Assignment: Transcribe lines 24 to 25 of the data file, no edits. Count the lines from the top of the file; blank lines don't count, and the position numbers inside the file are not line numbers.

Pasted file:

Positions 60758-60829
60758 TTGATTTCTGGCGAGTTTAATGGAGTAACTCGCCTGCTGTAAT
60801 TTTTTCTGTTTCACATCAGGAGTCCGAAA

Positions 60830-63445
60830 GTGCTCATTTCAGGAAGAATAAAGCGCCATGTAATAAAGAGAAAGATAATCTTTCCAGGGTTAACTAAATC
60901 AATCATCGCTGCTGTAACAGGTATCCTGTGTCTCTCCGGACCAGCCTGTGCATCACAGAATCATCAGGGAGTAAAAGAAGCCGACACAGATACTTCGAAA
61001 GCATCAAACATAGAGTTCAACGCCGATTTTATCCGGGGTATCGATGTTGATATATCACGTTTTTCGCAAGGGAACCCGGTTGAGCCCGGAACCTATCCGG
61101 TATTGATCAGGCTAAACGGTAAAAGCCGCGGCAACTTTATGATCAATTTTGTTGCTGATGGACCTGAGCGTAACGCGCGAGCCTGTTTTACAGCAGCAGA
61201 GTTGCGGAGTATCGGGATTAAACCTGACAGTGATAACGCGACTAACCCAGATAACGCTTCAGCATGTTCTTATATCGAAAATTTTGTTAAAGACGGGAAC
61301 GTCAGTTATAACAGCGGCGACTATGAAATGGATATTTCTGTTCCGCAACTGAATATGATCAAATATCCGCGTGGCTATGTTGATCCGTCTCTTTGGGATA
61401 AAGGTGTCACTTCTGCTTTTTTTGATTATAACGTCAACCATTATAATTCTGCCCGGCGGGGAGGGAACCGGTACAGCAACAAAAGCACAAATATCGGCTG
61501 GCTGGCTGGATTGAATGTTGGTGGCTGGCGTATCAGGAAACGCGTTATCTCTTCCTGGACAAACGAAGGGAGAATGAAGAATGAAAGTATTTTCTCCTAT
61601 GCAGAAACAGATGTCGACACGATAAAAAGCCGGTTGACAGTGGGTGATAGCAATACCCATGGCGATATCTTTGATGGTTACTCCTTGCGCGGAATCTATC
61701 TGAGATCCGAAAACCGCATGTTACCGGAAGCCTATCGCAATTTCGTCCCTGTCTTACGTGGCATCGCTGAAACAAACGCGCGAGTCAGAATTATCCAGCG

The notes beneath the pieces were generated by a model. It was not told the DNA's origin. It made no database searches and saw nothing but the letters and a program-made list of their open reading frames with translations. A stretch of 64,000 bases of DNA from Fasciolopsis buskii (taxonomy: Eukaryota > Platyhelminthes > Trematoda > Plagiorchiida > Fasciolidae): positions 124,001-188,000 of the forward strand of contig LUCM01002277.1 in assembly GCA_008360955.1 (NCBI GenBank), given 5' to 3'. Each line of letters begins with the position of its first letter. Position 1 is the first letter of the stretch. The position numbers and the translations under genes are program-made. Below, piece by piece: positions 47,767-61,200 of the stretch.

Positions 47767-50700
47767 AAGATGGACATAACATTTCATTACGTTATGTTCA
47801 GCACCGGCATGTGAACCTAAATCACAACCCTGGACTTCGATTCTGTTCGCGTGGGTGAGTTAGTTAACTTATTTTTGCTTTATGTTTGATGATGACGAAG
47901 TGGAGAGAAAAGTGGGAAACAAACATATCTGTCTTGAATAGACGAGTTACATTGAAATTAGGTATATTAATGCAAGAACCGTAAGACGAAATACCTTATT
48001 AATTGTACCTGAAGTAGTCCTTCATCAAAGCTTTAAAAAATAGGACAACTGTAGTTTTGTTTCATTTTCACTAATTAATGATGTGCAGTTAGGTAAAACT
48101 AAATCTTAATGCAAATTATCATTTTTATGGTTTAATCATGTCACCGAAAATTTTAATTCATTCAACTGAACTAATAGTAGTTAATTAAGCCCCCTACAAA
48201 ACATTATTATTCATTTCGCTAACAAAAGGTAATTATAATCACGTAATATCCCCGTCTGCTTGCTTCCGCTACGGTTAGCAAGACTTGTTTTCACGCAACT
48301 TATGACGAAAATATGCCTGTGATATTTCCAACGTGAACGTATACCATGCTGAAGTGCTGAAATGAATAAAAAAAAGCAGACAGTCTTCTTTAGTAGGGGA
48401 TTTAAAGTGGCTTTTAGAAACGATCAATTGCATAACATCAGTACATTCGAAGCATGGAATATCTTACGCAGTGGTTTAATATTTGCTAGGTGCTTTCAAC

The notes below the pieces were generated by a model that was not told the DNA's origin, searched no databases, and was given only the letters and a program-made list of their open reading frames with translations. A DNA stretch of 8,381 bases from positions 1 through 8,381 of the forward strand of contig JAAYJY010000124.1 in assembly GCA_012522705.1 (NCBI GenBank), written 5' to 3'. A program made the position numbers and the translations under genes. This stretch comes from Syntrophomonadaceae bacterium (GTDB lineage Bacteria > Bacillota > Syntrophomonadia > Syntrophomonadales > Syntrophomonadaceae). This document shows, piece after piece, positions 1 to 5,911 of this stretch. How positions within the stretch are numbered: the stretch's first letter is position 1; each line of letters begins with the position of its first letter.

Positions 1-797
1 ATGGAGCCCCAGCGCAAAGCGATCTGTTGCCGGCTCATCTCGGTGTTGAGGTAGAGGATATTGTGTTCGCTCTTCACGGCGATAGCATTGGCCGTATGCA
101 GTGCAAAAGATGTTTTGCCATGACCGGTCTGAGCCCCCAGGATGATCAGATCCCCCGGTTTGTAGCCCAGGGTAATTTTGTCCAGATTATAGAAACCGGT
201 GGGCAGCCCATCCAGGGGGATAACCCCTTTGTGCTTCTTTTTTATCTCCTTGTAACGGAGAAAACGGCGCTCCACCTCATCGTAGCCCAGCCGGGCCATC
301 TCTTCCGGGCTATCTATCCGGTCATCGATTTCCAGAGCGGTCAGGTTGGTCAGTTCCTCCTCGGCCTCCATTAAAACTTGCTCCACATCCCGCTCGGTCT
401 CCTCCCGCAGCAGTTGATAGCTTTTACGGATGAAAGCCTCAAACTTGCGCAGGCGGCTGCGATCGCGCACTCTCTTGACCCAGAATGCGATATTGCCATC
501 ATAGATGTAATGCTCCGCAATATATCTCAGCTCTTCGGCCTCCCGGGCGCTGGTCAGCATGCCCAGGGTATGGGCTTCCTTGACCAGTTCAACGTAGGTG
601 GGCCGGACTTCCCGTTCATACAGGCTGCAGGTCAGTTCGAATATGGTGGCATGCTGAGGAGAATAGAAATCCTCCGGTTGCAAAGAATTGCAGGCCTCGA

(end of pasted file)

48401 TTTAAAGTGGCTTTTAGAAACGATCAATTGCATAACATCAGTACATTCGAAGCATGGAATATCTTACGCAGTGGTTTAATATTTGCTAGGTGCTTTCAAC

The notes below the pieces were generated by a model that was not told the DNA's origin, searched no databases, and was given only the letters and a program-made list of their open reading frames with translations. A DNA stretch of 8,381 bases from positions 1 through 8,381 of the forward strand of contig JAAYJY010000124.1 in assembly GCA_012522705.1 (NCBI GenBank), written 5' to 3'. A program made the position numbers and the translations under genes. This stretch comes from Syntrophomonadaceae bacterium (GTDB lineage Bacteria > Bacillota > Syntrophomonadia > Syntrophomonadales > Syntrophomonadaceae). This document shows, piece after piece, positions 1 to 5,911 of this stretch. How positions within the stretch are numbered: the stretch's first letter is position 1; each line of letters begins with the position of its first letter.